Instead, as Griffin (once again quoting Bamford) notes, while the situation at the WTC was becoming increasingly desperate with people jumping to their deaths, the president was listening to the children reading a story called “The Pet Goat.”
“A-girl-got-a- pet-goat. But-the-goat-did –some-things-that-made-the-girl’s-dad-mad.” After the lesson, according to Bill Sammon, an author generally sympathetic to the president, Bush “openly stretched out the moment,” giving a pep talk to the students, answering questions about education, chatting with the children, posing for pictures with the classroom teacher and in general appearing as the “dawdler in chief.” (NPH, 60-61)
Griffin finds it “amazing” that “perhaps stung by the criticisms of the president’s behavior, the White House put out a different account a year later” which had the president leaving the classroom within seconds of being told about the second attack at 9:05. Griffin notes that skeptics believe that the “White House was so confident that none of its lies about 9/11 would be challenged by the media that it felt safe telling this one even though it is flatly contradicted by Sammon’s pro-Bush book and by the video tape produced that day…” (NPH, 61)
After Bush’s televised address to the nation at 9:29, the presidential party proceeded on their scheduled motorcade to the airport (NPH, 62), where they were presumably informed that the Pentagon had been struck at 9:38 and that Air Force One might come under terrorist attack.
Skeptics wonder why no military escort had been ordered by 9:55 a.m. when Air Force One took off. At that time as many as eleven aircraft were under suspicion of being hijacked. The implied question is once again, did the president and his aides “know that he was not a target?” (NPH, 62)
In his book on the 9/11 Commission report, Griffin asserts that the Commission’s treatment of the issues raised by the president’s behavior is completely unsatisfactory. For example, he finds that the Commission defends the president’s dawdling at the school by arguing that the president’s instinct was to project calm. Griffin notes that the Commission doesn’t seem to have an opinion on whether such a response is satisfactory, or whether an appearance of calm was more important than getting himself and the students and school personnel out of harm’s way, or even if, under the circumstances, a lack of calm would have been appropriate. (O&D, 41) The Commission at one point suggests that the Secret Service didn’t think it imperative for Mr. Bush “to run out the door.” Griffin wonders why the Commissioners didn’t think to suggest that there would have been an option somewhere between “’run[ing] out the door’ and remaining at the school for another half hour.” (O& D, 43)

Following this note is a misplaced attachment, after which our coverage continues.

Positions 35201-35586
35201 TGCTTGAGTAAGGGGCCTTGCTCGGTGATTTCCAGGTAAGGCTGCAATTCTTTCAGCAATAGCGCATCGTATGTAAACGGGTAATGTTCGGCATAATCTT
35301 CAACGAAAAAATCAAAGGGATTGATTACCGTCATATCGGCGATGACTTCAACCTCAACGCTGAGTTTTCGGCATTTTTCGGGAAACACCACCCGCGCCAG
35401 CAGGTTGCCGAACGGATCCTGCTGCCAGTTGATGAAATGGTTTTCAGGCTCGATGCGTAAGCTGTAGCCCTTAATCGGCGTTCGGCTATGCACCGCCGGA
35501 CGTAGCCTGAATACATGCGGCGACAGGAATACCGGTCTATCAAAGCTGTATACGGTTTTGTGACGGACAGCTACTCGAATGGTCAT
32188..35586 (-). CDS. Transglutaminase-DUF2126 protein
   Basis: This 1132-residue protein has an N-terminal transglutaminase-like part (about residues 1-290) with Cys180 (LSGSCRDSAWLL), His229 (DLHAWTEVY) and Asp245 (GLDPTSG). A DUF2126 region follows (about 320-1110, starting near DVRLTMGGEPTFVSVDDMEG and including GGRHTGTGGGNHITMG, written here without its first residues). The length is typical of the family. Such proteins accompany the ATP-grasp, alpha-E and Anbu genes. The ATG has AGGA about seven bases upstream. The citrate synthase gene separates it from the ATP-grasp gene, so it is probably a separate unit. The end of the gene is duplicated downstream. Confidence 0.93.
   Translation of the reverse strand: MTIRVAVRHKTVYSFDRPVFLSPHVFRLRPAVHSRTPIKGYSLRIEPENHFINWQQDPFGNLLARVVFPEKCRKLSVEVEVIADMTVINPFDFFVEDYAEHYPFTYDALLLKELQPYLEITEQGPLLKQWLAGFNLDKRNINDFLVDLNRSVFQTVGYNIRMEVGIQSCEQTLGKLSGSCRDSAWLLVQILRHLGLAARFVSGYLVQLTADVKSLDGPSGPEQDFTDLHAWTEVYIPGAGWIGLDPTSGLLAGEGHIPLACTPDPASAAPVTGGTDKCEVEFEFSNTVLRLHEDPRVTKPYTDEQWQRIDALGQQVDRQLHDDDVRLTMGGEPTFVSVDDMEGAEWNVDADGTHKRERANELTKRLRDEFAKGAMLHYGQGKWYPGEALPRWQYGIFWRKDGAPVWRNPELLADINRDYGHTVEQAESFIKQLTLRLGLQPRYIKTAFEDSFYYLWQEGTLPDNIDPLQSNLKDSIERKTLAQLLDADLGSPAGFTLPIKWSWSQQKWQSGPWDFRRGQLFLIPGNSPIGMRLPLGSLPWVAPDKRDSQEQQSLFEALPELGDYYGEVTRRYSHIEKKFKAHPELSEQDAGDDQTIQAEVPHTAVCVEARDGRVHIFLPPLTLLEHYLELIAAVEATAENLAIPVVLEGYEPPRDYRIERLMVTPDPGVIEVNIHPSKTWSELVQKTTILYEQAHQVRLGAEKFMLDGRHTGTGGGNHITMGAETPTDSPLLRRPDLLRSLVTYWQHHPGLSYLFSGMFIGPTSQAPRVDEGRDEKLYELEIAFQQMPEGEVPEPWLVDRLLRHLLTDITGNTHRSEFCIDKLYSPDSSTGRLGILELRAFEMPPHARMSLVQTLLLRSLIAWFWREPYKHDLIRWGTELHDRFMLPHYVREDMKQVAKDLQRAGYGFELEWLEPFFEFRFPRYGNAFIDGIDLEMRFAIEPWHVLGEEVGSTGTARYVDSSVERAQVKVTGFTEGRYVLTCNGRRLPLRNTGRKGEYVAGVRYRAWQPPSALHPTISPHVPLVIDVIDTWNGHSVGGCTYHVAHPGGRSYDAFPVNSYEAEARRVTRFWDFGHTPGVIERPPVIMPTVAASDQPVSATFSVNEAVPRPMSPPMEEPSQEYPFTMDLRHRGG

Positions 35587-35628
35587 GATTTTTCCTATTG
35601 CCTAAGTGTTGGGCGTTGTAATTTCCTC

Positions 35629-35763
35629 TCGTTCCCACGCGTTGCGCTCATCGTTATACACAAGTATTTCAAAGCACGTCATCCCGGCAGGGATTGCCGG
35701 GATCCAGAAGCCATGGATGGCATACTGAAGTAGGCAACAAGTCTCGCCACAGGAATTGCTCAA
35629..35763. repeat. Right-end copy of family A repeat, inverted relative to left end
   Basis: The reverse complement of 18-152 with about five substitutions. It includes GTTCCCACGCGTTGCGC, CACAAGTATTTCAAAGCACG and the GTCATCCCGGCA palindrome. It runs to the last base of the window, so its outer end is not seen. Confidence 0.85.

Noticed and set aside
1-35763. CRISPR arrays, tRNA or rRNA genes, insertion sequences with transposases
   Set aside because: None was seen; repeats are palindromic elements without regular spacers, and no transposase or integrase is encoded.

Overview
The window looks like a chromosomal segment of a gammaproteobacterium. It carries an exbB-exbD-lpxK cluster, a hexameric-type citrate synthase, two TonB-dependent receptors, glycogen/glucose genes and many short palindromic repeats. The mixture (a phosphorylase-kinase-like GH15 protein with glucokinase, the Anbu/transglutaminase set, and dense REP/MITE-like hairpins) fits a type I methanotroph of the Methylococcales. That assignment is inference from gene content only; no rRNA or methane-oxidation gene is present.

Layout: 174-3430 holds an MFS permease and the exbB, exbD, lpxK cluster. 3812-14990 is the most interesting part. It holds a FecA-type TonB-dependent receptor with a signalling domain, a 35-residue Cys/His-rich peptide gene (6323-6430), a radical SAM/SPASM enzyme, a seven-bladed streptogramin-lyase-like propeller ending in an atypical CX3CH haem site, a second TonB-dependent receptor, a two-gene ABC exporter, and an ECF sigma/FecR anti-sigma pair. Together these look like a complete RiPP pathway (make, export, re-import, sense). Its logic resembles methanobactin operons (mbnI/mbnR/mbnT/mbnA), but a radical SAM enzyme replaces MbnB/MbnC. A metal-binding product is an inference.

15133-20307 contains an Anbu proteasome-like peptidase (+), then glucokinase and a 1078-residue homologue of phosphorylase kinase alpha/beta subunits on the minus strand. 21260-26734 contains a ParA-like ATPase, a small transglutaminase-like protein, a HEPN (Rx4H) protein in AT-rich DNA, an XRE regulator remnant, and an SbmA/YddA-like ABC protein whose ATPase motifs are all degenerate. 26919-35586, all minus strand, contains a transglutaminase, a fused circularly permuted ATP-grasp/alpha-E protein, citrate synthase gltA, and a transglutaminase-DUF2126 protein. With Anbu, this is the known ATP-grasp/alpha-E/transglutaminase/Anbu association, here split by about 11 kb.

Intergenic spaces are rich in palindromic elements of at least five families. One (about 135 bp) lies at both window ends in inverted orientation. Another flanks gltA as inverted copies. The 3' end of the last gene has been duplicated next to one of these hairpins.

On the issue of why air cover was not ordered, Griffin notes that not seeing to the protection of the president under such circumstances would seem to involve gross incompetence unless it was based on foreknowledge that the president would not be a target. The Secret Service never did arrange for protection of the presidential motorcade and when Air Force One took off at 9:54, it did so without military jet escort. Griffin notes that the Commission showed that it was aware of the issue, but didn’t see fit to ask the Secret Service why they didn’t call for air cover. (O&D, 44)
Griffin writes that the Commission tried to answer the most publicized charge, namely that the president stayed away from Washington for so long that day because he was afraid. The Commission argues that this charge is unfair. However, Griffin emphasizes that this is the wrong question to ask about the president’s behavior. The real issue is that neither the president nor any of his top aides seemed to have any fear “when they should have been very afraid.” (O&D, 47)
Griffin concludes his examination of the president’s behavior with a section discussing the Commission’s strong claim that “No one in the traveling party had any information during this time that other aircraft were hijacked or missing.” Griffin argues that this “claim is essential. Without it, the decision to remain and continue reading the children’s story could not have been rationalized.” (O&D, 47) Griffin cites the Cheney and Clarke statements above to suggest that the Commission’s “claim that the presidential party had no knowledge about other hijackings is, therefore almost certainly false. They couldn’t say, ‘We knew that the president was not in danger.’ Griffin concludes: “The failure of the Kean-Zelikow Commission to point out this dilemma provides one of the many clues that it was dedicated to something other than revealing the truth about 9/11.” (O&D, 48)
Here and in every single crucial aspect of the official story about 9/11, the case for Bush administration foreknowledge and the likelihood that the Bush administration was deeply involved in planning and execution the 9/11 attacks is immeasurably strengthened by the wholly unsatisfactory defense provided by the 9/11 Commission Report. The manifest unwillingness of the authors of the Report to convincingly address the most pressing and obvious questions about the official version is in itself a tacit and powerful admission of guilt. It’s reasonable to assume that had there been an innocent explanation for the president and his party’s extraordinary actions and responses that morning, the Commission would have been eager to lay it out. Instead, as Griffin and other researchers have concluded, no such explanation has been forthcoming with the result that the public is forced to makes its own deductions.
(Future installments of this essay will focus on such issues as AA Flight 77 and the attack on the Pentagon, the collapse of the Twin Towers and WTC Building 7, 9/11 related criminal insider trading, AA Flight 93, etc.)